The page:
Deadly attacks mar first day of elections in Iraq


Iraq opened its polls early on Thursday for tens of thousands of soldiers and police officers and other security workers, but a series of attacks in Baghdad aimed directly at them marred the first day of voting in the country’s parliamentary elections.

The attacks killed at least 12 people and wounded dozens more, according to preliminary reports from Iraqi officials.

The attacks occurred despite the overwhelming presence of Iraqi security personnel on the streets in Baghdad and in cities across the country. The government of Prime Minister Nuri Kamal al-Maliki, who faces a fierce contest to win a second term, declared a holiday from Thursday to Sunday, allowing security officials to vote early so they would be free to work on Election Day.

Two suicide bombers struck two different polling stations at schools in the center of Baghdad, killing seven soldiers and wounding at least 35 other people. NYT

Those attacks followed another involving a hidden bomb, which struck a school in northern Baghdad. That school will also be a polling station on Sunday, but early voting was not taking place on Thursday. That blast killed at least five people and wounded 22.

Iraqi official and United States commanders have braced for violence, imposing strict controls on vehicles and cordoning off entire streets around polling sites. Thursday’s attacks made it clear there are still gaps in security, but on the streets of Baghdad, where lines of soldiers and police officers formed as soon as voting began at 7 a.m., there was also a sense of defiance.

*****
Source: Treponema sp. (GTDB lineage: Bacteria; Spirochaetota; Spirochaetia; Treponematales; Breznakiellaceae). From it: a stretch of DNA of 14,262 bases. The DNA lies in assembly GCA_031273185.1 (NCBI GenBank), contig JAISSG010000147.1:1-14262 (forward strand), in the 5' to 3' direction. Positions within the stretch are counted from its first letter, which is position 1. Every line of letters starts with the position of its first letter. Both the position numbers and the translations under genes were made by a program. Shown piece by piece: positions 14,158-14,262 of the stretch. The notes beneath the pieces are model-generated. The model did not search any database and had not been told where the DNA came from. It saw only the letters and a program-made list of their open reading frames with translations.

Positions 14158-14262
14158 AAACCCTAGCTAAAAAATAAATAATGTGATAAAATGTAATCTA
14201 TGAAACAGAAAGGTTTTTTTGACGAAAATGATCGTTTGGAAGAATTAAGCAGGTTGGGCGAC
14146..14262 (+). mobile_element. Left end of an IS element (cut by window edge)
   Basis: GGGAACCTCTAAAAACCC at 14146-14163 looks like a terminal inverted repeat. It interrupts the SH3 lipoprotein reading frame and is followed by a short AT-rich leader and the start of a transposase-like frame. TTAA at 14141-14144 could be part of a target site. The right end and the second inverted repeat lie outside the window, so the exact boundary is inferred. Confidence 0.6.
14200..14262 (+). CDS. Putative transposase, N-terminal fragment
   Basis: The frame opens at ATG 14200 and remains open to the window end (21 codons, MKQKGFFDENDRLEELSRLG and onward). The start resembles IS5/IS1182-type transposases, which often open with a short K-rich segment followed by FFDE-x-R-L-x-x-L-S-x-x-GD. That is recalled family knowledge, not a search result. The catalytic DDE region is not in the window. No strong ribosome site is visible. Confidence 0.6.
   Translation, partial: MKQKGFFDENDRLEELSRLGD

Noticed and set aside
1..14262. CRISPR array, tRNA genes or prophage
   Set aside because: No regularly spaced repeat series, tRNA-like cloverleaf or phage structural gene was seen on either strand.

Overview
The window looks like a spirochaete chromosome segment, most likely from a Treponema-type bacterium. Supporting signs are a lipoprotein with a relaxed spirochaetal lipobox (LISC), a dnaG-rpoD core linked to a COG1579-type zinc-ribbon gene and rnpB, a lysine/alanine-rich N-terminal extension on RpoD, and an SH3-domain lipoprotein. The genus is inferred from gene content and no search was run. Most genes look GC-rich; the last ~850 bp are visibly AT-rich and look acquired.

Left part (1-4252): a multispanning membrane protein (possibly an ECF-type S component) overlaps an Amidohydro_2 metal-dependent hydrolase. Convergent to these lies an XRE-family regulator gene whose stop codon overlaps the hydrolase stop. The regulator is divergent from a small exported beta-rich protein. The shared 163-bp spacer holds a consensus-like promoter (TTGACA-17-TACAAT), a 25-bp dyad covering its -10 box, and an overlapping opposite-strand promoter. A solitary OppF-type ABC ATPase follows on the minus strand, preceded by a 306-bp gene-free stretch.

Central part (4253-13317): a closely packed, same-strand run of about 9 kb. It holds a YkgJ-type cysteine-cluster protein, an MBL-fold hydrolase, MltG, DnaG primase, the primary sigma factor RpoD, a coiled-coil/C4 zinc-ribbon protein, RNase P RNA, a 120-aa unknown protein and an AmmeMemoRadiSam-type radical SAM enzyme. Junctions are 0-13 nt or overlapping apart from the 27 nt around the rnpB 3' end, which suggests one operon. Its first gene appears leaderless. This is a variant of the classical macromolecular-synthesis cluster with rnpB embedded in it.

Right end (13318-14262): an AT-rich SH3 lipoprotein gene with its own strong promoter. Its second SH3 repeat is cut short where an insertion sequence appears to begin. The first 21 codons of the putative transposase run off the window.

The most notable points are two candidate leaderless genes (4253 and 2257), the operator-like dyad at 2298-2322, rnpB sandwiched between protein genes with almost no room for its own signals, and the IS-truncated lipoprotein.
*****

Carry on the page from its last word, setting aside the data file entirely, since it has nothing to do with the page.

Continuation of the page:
“The last two or three months we’ve been receiving warnings about violence around the elections,” a senior federal police commander said, speaking on condition of anonymity because of orders from the Ministry of the Interior. “And we know that even after the elections, until they form a government, we have to worry about attacks.” He received a text message on his telephone about the first bombing and then vowed not to let violence disrupt the election, which is widely viewed a pivotal moment in Iraq’s history seven years after the American invasion to topple Saddam Hussein.

“Even if they hit a polling station somewhere,” he said, shortly before two suicide bombers did just that, “we will have it open within 30 minutes and people will continue to vote.”

The latest violence came the day after a large coordinated attack in Baquba, the provincial capital of Diyala, northeast of Baghdad, killed at least 31 people.

In Baquba on Thursday, a group of police officers at one polling station began to dance elatedly: several of them had survived a suicide attack on the city’s hospital.

“They promised each other to dance in front of every one of the polling stations,” Ibrahim Said, a colleague, said as he watched.

Thursday’s early voting also included prisoners and patients at the country’s hospitals. In addition to the bombings, problems also emerged with the voting itself, a potentially ominous signal ahead of Sunday’s vote, which many candidates have said could be tainted by confusion or fraud.

In Baghdad, Anbar and other provinces there were numerous reports that Iraqi soldiers and police officers could not find their names on the voter rolls at the polling stations. An election official promptly appeared on television and noted that voters could cast provisional ballots, which would be counted in their proper districts. No results from the early voting will be announced until after Sunday’s election.